4 years ago

Nipah and Hendra Virus Nucleoproteins Inhibit Nuclear Accumulation of STAT1 and STAT2 by Interfering with Their Complex Formation.

Yoneda M, Kai C, Sato H, Takayama I, Sugai A
Henipaviruses, such as Nipah (NiV) and Hendra (HeV) viruses, are highly pathogenic zoonotic agents within the Paramyxoviridae family. The phosphoprotein (P) gene products of the paramyxoviruses have been well characterized in their interferon (IFN) antagonist activity and their contribution to viral pathogenicity. In this study, we demonstrated that the nucleoprotein (N) of henipaviruses also prevents the host IFN signaling pathway. Reporter assays demonstrated that NiV and HeV N proteins (NiV-N and HeV-N, respectively) suppressed both type-I and type-II IFN responses dose-dependently, and the inhibitory effect was mediated by their core-domains. Additionally, NiV-N prevented the nuclear transport of STAT1 and STAT2. However, NiV-N did not associate with Impα5, Impβ1, or Ran, which are members of the nuclear transport system for STATs. Although P protein is known as a binding partner of N protein and actively retains N protein in the cytoplasm, the IFN antagonist activity of N protein was not abolished by the co-expression of P protein. This suggests that the IFN inhibition by N protein occurs in the cytoplasm. Furthermore, we demonstrated that the complex formation of STATs was hampered in the N protein-expressing cells. As a result, STAT nuclear accumulation was reduced, causing a subsequent downregulation of ISGs (interferon-stimulated genes) due to low promoter occupancy by STAT complexes. This novel route for preventing host IFN responses by Henipavirus N proteins provides new insight for understanding the pathogenesis of these viruses.IMPORTANCE Paramyxoviruses are well known for suppressing interferon (IFN)-mediated innate immunity with their phosphoprotein (P) gene products, and the henipaviruses also possess P, V, W, and C proteins for evading host antiviral responses. There are numerous studies providing evidence for the relationship between viral pathogenicity and antagonistic activities against IFN responses by P gene products. Meanwhile, little attention has been paid to the influence of nucleoprotein (N) on host innate immune responses. In this study, we demonstrated that both NiV and HeV N proteins have an antagonistic activity against the JAK/STAT signaling pathway by preventing the nucleocytoplasmic trafficking of STAT1 and STAT2. This inhibitory effect was due to an impairment of their ability to form complexes. These results provide new insight into the involvement of N protein in viral pathogenicity via its IFN antagonism.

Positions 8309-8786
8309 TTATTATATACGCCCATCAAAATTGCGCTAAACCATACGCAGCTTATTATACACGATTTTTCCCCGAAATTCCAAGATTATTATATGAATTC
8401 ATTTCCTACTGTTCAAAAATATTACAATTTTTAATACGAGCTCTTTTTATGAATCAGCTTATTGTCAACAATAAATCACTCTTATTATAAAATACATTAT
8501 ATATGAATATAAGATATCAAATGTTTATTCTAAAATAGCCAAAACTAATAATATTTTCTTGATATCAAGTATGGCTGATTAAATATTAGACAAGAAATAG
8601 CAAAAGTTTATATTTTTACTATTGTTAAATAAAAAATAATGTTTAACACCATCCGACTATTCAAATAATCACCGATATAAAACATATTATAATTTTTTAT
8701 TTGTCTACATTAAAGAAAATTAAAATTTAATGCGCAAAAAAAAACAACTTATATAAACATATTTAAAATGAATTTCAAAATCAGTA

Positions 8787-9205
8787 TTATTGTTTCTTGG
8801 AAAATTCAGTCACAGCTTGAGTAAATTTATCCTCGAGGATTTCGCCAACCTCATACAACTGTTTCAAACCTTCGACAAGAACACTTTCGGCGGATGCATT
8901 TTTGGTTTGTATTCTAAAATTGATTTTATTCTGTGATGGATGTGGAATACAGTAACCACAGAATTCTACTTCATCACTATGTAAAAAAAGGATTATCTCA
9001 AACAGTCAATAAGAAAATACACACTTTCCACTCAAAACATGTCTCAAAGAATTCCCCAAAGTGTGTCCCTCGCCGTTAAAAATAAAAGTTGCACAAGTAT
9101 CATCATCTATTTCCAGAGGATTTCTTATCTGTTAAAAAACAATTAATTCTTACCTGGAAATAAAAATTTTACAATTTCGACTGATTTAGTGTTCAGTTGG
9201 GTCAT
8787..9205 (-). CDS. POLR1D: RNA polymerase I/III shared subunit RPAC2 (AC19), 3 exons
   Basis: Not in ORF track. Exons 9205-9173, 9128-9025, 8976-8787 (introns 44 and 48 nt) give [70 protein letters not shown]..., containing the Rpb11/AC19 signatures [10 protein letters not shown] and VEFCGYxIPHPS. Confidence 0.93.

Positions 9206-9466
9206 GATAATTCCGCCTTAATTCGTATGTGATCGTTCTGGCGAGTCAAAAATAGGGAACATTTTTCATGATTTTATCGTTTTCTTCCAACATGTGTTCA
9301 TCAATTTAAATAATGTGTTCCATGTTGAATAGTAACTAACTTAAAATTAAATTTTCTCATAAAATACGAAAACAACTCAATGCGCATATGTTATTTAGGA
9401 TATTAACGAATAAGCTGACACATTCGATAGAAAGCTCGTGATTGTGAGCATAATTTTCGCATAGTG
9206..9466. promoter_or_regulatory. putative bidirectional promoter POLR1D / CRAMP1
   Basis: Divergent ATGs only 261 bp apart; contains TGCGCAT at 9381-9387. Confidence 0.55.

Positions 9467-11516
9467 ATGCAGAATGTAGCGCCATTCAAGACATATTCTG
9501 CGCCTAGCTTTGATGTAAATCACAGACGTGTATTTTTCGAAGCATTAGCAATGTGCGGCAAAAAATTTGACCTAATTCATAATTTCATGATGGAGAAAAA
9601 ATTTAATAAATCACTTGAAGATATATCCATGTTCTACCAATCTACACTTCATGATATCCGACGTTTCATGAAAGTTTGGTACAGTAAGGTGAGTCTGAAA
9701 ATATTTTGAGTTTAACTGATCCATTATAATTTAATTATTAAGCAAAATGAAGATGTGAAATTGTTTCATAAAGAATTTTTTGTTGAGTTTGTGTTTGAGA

Publisher URL: https://www.ncbi.nlm.nih.gov/pubmed/28835499

DOI: PubMed:28835499

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